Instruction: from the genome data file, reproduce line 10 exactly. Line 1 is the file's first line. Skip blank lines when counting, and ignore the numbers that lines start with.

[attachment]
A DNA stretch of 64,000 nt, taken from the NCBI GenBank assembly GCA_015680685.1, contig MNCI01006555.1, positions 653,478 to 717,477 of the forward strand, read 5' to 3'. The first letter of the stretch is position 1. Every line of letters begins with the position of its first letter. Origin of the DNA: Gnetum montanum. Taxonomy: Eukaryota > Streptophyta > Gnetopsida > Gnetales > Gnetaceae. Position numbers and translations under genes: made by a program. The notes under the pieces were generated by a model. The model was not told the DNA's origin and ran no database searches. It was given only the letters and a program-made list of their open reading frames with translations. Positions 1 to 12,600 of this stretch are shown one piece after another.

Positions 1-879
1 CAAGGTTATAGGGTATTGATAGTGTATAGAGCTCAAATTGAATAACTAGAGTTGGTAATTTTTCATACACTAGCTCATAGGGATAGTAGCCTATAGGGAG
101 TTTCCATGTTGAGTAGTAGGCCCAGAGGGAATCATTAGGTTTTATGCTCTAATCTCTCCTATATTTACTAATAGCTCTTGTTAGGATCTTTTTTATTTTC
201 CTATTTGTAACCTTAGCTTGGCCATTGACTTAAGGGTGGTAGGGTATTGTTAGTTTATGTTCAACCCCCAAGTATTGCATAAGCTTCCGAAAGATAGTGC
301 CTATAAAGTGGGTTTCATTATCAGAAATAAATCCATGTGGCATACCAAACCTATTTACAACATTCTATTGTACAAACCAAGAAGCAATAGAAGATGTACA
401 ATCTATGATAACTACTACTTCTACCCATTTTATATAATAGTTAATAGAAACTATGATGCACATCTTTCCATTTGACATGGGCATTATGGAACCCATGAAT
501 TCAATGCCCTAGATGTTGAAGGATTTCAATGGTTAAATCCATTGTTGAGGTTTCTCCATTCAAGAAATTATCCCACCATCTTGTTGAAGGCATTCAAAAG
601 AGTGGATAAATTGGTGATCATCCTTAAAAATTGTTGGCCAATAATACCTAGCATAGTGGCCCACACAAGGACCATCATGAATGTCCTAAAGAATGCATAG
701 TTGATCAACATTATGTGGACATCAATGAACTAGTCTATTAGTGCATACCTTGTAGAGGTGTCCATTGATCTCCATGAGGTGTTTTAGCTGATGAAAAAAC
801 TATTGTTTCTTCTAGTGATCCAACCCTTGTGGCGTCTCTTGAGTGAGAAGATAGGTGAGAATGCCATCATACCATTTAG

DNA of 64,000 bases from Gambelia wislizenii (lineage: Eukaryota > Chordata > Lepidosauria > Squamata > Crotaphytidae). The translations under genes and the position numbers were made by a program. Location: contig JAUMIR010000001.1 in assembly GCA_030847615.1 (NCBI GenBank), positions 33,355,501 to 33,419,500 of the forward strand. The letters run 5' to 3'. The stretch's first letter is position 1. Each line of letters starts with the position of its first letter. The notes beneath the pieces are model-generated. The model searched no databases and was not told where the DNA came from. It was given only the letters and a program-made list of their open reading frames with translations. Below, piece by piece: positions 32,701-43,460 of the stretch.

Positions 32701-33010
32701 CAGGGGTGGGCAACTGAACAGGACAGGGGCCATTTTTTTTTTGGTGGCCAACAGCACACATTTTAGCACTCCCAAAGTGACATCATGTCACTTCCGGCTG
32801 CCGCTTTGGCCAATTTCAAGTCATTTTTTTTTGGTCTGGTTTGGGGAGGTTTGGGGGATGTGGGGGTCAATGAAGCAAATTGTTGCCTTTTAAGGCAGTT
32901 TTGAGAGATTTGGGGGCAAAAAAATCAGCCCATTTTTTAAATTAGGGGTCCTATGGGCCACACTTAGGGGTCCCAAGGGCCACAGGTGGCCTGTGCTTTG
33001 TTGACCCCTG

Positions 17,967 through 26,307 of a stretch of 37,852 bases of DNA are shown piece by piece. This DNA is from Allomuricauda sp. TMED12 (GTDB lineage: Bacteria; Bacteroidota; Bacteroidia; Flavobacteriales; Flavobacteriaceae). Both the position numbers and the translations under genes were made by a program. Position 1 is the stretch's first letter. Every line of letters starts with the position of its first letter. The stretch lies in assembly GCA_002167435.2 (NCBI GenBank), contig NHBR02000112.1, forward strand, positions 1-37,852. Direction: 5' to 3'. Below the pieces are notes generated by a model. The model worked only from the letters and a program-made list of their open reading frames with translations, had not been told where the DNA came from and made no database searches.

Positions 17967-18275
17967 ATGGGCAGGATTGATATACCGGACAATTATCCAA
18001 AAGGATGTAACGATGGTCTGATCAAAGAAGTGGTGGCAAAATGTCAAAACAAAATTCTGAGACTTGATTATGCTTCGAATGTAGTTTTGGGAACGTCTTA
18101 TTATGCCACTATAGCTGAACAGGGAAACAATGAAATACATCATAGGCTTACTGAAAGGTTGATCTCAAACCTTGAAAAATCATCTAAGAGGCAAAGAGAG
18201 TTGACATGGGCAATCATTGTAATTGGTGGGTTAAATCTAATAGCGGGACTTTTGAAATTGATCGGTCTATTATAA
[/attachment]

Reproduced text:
701 TTGATCAACATTATGTGGACATCAATGAACTAGTCTATTAGTGCATACCTTGTAGAGGTGTCCATTGATCTCCATGAGGTGTTTTAGCTGATGAAAAAAC